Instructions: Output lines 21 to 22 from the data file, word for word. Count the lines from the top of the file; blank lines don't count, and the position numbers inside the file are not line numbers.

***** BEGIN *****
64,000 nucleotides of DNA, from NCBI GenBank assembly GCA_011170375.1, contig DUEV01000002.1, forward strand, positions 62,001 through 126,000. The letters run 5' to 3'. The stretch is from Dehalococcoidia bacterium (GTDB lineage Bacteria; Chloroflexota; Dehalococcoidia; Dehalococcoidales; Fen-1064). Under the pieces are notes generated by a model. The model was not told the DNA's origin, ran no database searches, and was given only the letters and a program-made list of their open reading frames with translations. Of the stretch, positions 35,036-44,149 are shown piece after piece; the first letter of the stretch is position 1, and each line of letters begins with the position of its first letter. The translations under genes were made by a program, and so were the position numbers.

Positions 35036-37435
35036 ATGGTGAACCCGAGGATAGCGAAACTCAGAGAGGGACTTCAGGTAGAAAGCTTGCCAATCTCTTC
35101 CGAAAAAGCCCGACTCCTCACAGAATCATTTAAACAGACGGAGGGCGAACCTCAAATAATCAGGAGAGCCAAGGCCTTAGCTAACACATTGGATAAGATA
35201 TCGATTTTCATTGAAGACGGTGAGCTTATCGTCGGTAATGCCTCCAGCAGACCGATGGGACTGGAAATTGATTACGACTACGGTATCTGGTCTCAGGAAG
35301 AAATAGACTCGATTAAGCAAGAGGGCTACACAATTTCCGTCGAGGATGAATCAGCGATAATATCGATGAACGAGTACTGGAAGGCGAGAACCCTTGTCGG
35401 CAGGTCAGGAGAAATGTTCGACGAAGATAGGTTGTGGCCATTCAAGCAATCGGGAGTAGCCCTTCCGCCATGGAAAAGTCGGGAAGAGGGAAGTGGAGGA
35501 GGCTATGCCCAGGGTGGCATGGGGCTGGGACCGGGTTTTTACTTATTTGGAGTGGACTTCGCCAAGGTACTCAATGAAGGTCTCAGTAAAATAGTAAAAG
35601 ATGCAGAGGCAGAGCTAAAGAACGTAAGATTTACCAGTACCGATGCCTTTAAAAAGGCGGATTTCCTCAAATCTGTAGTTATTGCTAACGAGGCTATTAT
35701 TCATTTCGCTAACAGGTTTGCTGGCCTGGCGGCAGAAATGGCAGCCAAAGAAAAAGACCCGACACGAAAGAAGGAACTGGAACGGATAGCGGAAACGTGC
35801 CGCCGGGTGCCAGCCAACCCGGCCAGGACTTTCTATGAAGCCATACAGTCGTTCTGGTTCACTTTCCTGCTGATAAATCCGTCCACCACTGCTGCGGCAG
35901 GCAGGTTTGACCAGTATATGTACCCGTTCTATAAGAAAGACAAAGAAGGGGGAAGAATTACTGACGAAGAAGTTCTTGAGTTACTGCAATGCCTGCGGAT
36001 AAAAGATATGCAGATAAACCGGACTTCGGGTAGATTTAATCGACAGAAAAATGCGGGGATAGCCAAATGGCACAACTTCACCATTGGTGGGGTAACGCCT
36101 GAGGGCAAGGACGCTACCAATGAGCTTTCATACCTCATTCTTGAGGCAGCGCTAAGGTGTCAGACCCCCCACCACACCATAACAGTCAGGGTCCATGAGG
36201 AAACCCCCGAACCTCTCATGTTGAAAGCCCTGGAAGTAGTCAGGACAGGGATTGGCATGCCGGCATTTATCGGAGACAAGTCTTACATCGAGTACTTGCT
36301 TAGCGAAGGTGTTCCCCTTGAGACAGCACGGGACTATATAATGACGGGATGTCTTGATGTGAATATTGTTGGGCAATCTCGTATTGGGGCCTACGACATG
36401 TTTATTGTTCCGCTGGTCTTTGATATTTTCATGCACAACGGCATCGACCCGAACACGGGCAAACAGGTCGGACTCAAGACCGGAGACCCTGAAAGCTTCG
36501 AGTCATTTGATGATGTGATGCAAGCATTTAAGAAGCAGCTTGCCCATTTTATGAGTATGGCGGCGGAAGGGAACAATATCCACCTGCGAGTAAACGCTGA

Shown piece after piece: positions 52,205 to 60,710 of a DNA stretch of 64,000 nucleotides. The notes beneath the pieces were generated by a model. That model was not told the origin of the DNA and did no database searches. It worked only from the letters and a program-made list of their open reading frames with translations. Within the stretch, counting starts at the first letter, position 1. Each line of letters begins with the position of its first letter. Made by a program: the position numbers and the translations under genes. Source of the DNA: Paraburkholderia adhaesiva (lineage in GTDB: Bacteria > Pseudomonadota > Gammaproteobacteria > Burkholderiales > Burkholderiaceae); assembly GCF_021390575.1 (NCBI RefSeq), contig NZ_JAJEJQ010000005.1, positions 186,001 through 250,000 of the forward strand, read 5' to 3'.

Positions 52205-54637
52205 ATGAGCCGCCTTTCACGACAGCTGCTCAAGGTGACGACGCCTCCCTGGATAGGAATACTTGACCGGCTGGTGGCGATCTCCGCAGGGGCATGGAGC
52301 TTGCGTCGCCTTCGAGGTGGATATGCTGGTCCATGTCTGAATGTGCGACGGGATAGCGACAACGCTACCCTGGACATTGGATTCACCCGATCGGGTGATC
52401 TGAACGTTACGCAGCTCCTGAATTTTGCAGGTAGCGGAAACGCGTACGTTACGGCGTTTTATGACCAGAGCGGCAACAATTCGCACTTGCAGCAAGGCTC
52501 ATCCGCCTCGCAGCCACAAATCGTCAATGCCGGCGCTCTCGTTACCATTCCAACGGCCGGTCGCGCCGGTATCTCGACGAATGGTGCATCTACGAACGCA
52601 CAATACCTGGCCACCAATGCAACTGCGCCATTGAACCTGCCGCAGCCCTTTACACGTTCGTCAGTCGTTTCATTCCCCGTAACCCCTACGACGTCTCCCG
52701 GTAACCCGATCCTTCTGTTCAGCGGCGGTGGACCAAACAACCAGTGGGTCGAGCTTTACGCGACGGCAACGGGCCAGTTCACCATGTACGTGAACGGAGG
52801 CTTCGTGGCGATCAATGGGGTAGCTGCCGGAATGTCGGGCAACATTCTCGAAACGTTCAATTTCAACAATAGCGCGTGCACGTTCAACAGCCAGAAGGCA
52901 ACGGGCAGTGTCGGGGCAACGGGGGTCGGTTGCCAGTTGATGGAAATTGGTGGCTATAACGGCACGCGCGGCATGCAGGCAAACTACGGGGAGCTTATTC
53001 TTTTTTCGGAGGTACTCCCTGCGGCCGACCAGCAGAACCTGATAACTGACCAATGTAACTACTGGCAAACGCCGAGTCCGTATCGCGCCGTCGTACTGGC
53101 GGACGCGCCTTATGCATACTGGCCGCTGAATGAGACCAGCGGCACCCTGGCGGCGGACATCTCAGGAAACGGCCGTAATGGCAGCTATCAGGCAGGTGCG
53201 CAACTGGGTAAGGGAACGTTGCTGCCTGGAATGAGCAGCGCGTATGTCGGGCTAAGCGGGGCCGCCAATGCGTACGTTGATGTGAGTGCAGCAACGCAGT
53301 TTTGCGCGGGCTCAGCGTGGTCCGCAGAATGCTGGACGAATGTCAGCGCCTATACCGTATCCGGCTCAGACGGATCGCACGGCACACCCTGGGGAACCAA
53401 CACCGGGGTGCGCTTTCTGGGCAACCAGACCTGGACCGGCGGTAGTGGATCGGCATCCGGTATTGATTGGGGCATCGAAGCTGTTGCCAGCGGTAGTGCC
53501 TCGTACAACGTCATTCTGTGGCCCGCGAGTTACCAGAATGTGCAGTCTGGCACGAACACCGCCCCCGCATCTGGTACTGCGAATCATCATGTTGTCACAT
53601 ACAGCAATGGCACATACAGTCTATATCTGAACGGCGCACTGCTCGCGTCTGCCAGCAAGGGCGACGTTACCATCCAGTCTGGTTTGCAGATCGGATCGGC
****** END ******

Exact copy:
52205 ATGAGCCGCCTTTCACGACAGCTGCTCAAGGTGACGACGCCTCCCTGGATAGGAATACTTGACCGGCTGGTGGCGATCTCCGCAGGGGCATGGAGC
52301 TTGCGTCGCCTTCGAGGTGGATATGCTGGTCCATGTCTGAATGTGCGACGGGATAGCGACAACGCTACCCTGGACATTGGATTCACCCGATCGGGTGATC